Since its inception over 40 years ago, Banned Books Week has been an unwavering advocate for the freedom to read, highlighting attempts to censor books in schools and libraries.
The need for Banned Books Week is more pronounced than ever, given the escalating efforts to ban books. This event sees the collective effort of the entire book community, from librarians, educators, writers to publishers, all standing together in defense of the freedom to express and access ideas, irrespective of how they’re perceived by some factions of society.
The data from 2022 underscores the urgency. ALA’s Office for Intellectual Freedom recorded 1,269 demands to censor library materials, a record-breaking figure in the past two decades. A majority of these titles were either penned by or themed around the LGBTQIA+ community or Black, Indigenous, and other communities of color.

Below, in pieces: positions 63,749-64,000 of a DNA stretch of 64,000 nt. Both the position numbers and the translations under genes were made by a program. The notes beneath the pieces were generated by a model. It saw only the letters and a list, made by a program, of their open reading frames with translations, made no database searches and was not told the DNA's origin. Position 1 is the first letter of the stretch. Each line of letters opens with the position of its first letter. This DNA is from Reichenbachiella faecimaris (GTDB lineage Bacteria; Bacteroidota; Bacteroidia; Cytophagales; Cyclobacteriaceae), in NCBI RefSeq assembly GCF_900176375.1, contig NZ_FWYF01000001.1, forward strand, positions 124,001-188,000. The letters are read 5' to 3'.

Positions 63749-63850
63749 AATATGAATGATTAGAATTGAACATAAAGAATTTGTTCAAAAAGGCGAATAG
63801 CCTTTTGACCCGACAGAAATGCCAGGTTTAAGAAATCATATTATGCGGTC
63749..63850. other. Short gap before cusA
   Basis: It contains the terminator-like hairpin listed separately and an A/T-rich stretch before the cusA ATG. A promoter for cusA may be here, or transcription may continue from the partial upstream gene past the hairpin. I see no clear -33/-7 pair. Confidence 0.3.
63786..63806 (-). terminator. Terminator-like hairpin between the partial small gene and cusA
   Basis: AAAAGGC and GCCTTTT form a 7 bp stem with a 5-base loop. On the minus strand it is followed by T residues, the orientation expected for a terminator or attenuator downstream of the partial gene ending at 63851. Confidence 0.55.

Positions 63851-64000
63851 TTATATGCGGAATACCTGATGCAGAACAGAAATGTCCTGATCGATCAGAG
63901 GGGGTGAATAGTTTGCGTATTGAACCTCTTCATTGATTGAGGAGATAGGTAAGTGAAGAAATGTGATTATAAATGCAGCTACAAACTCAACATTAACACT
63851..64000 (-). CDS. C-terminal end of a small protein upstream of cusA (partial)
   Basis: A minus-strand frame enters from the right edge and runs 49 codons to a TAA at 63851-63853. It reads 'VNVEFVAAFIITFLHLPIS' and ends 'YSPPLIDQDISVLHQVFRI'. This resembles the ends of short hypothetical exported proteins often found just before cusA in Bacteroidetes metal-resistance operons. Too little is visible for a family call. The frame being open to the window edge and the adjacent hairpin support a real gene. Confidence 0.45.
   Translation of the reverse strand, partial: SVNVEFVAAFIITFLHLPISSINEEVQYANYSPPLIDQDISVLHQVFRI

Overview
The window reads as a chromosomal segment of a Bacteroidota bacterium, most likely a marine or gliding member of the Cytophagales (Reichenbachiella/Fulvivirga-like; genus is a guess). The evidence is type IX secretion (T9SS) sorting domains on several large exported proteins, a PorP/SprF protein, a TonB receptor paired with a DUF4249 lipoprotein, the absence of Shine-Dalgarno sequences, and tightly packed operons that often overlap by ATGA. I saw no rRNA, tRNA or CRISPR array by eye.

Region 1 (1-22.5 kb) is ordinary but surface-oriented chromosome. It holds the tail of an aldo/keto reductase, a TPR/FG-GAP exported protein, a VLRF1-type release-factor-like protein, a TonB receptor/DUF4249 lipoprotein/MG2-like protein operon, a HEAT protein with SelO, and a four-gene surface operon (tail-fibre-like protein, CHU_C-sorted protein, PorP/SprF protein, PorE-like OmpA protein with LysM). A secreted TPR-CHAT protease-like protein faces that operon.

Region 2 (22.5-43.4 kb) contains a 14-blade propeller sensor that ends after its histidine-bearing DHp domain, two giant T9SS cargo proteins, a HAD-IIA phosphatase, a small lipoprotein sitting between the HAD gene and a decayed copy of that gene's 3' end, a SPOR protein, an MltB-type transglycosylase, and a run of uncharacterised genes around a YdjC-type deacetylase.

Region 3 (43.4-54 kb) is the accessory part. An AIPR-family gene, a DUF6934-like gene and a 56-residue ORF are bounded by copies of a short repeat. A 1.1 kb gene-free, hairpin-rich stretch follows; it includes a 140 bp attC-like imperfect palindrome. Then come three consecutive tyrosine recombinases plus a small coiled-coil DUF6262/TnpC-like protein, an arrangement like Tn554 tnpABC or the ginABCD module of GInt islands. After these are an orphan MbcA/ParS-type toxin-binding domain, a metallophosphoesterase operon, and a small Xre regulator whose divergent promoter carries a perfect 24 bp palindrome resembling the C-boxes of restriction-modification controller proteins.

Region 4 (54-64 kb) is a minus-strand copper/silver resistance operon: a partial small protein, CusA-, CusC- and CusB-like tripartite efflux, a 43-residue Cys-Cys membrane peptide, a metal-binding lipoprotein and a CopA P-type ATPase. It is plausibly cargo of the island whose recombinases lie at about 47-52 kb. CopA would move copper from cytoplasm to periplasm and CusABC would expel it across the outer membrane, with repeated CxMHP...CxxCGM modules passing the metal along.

The theme for this year, “Let Freedom Read,” is not just a motto but a rallying cry. It emphasizes the danger in stifling diverse voices and stories. Between January and August of 2023, there were 695 attempts to censor library materials, targeting a whopping 1,915 unique titles – marking a 20% rise from 2022. Most of these challenges revolved around voices and stories of color and the LGBTQIA+ narratives. Public libraries, the very institutions that serve as beacons of free thought and information, bore the brunt with 49% of the book challenges.
Running from October 1-7, 2023, it’s not just about highlighting the problem but actively advocating for a solution. It’s a call for public support, for uniting against the tide of censorship and for reinforcing the essential principle that knowledge should always be free and accessible.See a typo? Report it here.